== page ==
The verdict in the Trayvon Martin killing seems unjust for sure. George Zimmerman, a 28-year-old neighborhood monitor, chased after the teenage, unarmed Martin one night in February 2012, then shot him dead in a scuffle. Should Zimmerman have been convicted? The case against him turned out pretty weak: With no witness to the crime and a set of clues that weren’t inconsistent with the defendant’s story of what happened, legal experts say the jury had good reason to acquit. Yet a simple thought experiment makes the outrage more distinct. What would have happened if the two men’s roles (or races) had been reversed? Would a Black kid’s story of self-defense have been as convincing to the jury? Maybe Zimmerman should walk, but then so should all the nonWhite men who are put away for something less.

To support this theory of the Martin verdict, angry observes have been tweeting links to an AP story from May 2012, describing how a middle-class Black woman, Marissa Alexander, was sent to jail for 20 years after firing a “warning shot” in a confrontation with her abusive husband at their home in Jacksonville. “When the defense says, What would have happened if George Zimmerman was Black, this is the answer,” said MSNBC’s Melissa Harris-Perry. “She shot a ceiling and she got 20 years.”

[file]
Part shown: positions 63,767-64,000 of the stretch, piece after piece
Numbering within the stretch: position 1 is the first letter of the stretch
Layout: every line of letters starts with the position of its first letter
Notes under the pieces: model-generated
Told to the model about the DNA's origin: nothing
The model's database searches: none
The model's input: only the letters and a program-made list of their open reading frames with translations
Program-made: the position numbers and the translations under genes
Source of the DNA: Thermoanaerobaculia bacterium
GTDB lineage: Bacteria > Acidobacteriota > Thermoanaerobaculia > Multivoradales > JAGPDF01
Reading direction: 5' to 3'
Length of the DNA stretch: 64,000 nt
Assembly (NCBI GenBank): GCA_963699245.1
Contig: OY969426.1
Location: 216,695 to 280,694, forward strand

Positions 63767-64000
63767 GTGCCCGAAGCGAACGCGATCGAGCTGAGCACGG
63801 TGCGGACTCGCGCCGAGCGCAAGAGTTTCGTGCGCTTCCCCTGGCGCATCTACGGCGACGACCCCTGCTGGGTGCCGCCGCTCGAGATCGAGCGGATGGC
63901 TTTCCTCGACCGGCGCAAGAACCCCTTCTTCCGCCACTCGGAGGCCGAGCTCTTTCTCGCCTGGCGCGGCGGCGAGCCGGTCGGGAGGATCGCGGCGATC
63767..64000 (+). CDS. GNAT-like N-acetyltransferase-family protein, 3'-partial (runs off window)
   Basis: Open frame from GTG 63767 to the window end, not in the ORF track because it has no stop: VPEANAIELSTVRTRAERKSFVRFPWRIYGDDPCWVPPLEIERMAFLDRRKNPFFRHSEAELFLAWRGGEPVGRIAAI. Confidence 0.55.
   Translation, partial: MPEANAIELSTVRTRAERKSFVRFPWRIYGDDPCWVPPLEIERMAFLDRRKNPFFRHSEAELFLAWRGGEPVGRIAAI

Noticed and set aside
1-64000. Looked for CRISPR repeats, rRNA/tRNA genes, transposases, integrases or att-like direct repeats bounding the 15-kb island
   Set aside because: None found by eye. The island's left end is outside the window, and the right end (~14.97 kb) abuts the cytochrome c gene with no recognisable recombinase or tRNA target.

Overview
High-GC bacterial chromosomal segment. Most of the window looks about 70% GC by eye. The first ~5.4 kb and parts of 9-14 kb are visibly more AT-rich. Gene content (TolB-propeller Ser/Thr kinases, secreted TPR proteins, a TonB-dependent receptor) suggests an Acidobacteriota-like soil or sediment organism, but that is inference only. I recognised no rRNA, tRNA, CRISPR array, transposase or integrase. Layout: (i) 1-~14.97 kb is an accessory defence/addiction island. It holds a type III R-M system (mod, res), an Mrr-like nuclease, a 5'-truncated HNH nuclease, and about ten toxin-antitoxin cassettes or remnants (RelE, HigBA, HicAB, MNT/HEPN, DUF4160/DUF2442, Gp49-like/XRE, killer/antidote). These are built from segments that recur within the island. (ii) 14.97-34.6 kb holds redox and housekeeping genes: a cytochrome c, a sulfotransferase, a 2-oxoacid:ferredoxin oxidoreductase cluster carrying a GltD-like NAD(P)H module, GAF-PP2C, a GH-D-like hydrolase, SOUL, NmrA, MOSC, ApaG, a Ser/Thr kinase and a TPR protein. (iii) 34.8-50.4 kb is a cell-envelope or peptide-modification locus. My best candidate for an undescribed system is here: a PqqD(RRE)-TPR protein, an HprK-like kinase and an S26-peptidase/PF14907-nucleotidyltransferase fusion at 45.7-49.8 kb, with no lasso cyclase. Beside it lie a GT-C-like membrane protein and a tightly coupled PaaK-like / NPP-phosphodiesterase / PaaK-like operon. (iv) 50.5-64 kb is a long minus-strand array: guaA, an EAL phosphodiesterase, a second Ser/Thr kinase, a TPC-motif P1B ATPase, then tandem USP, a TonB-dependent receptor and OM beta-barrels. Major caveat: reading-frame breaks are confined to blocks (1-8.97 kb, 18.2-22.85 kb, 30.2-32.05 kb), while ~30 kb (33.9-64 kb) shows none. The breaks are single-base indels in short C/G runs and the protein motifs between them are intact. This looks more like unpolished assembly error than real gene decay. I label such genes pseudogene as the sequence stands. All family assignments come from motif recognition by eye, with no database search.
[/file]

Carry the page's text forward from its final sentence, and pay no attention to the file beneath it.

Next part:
That’s not quite right. Alexander wasn’t singled out for being Black, or she wasn’t only singled out for being Black. The same article that described her case cites an example of a White man, Orville Lee Wollard, who suffered a similar fate. (He shot a gun inside his house, allegedly to scare off his daughter’s boyfriend.) Looked at side by side, Alexander’s case and Zimmerman’s reveal more than racial bias in the courtroom—though surely that exists. They expose a tragic weirdness in Florida’s approach to gun violence. The swamp of gun laws in the state makes it extra-hard to find a person guilty in a shooting, since there are such broad provisions for self-defense. But when a shooter is convicted, the same set of rules ensures he’s really up a creek. “Use a gun and your [sic] done,” the government says. That makes a trial for these sorts of crimes like playing the lottery: It’s a bet with low odds but high stakes.

Read it at Slate.